Formaldehyde is one of about two dozen chemical toxins commonly found in homes and wardrobes that are believed by doctors to contribute to Multiple Chemical Sensitivities (MCS). Chemical sensitivities are becoming a growing health problem in the U.S. as the persistent exposure to harsh and toxic chemicals grows. One of the signs of increasing chemical sensitivities is the rise of contact dermatitis caused by formaldehyde resins and other chemicals used in textile finishes. Repeated exposure to even low levels of formaldehyde can create a condition called “sensitization” where the individual becomes very sensitive to the effects of formaldehyde and then even low levels of formaldehyde can cause an “allergic” reaction, such as those suffered by the TSA workers.

Countries such as Austria, Finland, Germany, Norway, Netherlands and Japan have national legislation restricting the presence of formaldehyde in textile products.  But in the United States, formaldehyde levels in fabric is not regulated.   Nor does any government agency require manufacturers to disclose the use of the chemical on labels.  Because it’s used on the fabric, it can show up on any product made from fabric, such as clothing.  And it can show up in any room of the house – in the sheets and pillows on the bed.  In drapery hanging in the living room.  The upholstery on the sofa.  Even in the baseball cap hanging by the door.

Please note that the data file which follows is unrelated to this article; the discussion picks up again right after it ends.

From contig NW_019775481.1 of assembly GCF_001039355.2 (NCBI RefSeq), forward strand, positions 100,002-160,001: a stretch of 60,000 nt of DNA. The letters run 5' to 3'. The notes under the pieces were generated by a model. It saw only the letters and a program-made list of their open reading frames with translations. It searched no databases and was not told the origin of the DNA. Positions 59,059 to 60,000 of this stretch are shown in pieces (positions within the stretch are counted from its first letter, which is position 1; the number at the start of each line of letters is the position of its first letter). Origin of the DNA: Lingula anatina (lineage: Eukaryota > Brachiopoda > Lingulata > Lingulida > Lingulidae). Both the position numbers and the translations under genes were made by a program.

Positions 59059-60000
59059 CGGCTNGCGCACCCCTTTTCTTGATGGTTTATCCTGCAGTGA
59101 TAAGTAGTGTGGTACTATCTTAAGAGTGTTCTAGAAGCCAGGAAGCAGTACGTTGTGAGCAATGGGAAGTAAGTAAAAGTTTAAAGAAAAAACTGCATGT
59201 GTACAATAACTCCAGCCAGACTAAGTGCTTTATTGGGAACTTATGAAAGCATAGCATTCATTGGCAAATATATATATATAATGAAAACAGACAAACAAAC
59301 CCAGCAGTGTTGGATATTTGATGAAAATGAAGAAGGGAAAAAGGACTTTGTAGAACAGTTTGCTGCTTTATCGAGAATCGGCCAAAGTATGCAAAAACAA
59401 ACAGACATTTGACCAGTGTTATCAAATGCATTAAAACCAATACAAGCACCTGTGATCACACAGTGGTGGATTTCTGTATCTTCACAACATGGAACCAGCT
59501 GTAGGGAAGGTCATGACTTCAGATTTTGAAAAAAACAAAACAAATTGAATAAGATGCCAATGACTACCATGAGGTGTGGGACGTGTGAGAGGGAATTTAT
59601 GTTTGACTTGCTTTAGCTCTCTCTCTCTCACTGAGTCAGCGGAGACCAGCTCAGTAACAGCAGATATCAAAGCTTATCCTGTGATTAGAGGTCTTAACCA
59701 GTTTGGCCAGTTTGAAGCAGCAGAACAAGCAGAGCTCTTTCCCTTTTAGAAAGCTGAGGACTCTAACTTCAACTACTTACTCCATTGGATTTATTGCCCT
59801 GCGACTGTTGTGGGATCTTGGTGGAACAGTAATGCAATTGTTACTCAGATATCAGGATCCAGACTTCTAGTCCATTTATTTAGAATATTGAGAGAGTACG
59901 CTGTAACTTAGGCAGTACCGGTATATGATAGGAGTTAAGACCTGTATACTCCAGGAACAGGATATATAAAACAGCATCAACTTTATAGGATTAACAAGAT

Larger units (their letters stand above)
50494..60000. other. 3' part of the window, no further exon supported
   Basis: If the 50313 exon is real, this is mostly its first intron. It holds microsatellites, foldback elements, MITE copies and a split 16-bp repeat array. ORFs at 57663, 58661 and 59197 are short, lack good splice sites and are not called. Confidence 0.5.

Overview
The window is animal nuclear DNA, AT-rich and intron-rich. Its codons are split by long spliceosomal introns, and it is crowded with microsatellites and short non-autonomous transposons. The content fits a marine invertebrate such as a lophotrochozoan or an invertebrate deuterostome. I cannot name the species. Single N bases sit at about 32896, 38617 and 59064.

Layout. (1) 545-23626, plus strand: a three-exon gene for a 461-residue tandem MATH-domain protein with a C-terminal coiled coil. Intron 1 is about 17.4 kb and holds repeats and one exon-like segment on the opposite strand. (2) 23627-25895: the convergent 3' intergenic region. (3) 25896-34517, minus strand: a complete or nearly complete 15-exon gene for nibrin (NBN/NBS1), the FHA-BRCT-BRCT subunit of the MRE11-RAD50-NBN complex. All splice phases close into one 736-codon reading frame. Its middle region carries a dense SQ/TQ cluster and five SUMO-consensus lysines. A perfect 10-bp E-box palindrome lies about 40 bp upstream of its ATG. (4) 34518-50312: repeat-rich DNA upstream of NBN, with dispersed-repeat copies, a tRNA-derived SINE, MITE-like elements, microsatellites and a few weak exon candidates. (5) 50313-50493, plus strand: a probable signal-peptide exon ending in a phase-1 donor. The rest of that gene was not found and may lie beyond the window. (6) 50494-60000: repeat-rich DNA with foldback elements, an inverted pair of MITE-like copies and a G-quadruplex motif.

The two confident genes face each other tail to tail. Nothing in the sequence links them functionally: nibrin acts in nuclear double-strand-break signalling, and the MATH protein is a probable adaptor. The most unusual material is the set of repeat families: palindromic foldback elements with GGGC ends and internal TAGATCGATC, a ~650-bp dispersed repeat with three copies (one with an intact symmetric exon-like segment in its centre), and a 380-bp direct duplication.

“From a consumer perspective, you are very much in the dark in terms of what (fabric or) clothing is treated with,” said David Andrews, a senior scientist at the Environmental Working Group, a research and advocacy organization. “In many ways, you’re in the hands of the industry and those who are manufacturing our fabrics. And we are trusting them to ensure they are using the safest materials and additives.” [4]

“The textile industry for years has been telling dermatologists that they aren’t using the formaldehyde resins anymore, or the ones they use have low levels,” said Dr. Joseph F. Fowler, clinical professor of dermatology at the University of Louisville. “Yet despite that, we have been continually seeing patients who are allergic to formaldehyde and have a pattern of dermatitis on their body that tells us this is certainly related to clothing.”